Explaining your resume gap
20 May 2022 at 7:50 am
To suggest it’s been a bumpy few years in the professional lives of some is an understatement. The pandemic has created widespread social disruption and Australia has seen a new three R’s emerge – “redundancies, resignations and re-structures” – to replace the classic “readin’, writin’, and ‘rithmetic”. Jokes aside, it’s been sobering for those on the pointy end. Like many people, you may now find yourself with a chapter of unemployment or under-employment on your resume.
So what do you do when a prospective employer evenly asks, “what were you doing for that seven months?”
The question can feel awkward. Your peers have been working, polishing their skills, paying their bills, completing projects, offering excuses for not attending social events you can’t afford. Meanwhile, you might have been dealing with the realities of claiming JobSeeker, lobbying recruiters and employers, and making ends meet. But don’t sell yourself short. That’s hard work: you’ve built resources, and by meeting those inherent challenges have built up some true resilience. So if you’ve put in some hard yards, talk that up, it’s highly valuable.
If you’re younger, don’t fall into the trap of thinking any recent ups-and-downs will define a decades-long career. Reasonable employers will know that COVID gaps on a resume will have often been unavoidable: be clear, straightforward and explain how you can harness the skills learned over your resume gap for their organisation.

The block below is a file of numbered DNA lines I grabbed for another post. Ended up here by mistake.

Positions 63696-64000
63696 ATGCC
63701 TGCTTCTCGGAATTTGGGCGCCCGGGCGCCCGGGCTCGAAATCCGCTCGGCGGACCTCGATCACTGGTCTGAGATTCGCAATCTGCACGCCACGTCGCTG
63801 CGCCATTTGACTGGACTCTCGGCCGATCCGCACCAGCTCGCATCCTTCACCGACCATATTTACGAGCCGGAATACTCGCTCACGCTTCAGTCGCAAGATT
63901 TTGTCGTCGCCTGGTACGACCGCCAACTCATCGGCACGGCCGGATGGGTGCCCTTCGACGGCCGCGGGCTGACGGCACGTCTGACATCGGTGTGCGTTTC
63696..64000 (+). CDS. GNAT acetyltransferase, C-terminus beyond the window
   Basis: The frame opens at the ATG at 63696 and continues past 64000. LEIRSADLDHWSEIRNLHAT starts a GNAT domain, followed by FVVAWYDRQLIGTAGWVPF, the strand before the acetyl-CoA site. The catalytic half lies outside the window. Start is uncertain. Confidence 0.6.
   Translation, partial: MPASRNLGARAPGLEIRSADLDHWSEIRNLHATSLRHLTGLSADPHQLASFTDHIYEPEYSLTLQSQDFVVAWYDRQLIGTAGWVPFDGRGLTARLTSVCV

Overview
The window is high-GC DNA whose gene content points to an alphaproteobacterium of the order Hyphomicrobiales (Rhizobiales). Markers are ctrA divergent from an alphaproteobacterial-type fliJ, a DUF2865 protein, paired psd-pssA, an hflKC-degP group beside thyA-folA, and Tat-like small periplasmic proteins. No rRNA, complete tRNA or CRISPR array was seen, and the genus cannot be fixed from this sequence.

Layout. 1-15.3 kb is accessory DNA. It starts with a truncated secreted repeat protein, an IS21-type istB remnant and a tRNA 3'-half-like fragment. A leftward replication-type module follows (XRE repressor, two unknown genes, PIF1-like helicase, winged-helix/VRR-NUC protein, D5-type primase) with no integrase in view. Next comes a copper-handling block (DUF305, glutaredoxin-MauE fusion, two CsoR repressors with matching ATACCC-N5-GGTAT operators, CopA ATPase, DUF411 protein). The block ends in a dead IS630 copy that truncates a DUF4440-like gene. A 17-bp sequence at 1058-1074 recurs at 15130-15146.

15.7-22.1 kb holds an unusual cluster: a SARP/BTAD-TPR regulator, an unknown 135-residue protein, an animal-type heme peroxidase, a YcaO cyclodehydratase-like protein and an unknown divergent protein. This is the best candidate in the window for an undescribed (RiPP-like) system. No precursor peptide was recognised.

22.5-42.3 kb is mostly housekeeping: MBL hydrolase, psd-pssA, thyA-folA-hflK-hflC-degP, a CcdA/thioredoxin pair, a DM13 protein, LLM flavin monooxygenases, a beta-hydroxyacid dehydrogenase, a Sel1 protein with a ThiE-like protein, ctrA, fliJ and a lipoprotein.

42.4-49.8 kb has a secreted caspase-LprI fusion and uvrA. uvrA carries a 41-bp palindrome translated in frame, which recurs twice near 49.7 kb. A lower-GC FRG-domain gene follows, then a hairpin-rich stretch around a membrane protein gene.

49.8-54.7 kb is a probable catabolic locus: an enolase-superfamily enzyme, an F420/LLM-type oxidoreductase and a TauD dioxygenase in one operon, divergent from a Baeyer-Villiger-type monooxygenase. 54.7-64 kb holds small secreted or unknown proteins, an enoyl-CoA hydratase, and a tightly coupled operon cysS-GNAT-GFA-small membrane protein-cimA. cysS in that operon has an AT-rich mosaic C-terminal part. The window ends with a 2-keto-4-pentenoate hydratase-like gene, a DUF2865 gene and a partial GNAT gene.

So keep those things in mind, and try and steer the interview in a positive direction – but stick to honesty and facts. Don’t say you finished your stunning new novel (unless you actually did – in which case, dazzle away), but perhaps you kept a job diary, learned how to network, attended online employment webinars, or got some free online coaching.
If you’re a mid-career or mature age jobseeker, you’ll likely have been around long enough to see some revolving professional doors. It can be hard to maintain perspective, but for older workers facing disruption and work gaps, upskilling is even more important to demonstrate an ability to learn on the spot, and self-start your own development. So if you’ve done those things, talk them up.
Developing professionally is vitally important, of course, but developing personal smarts – emotional intelligence, patience, perseverance – is also of considerable value. So, if you have a gap, don’t be afraid to frame personal development as an achievement, especially if you developed some transferable skills. Any employer worth their salt will see upsides in both your honesty and what you offer them.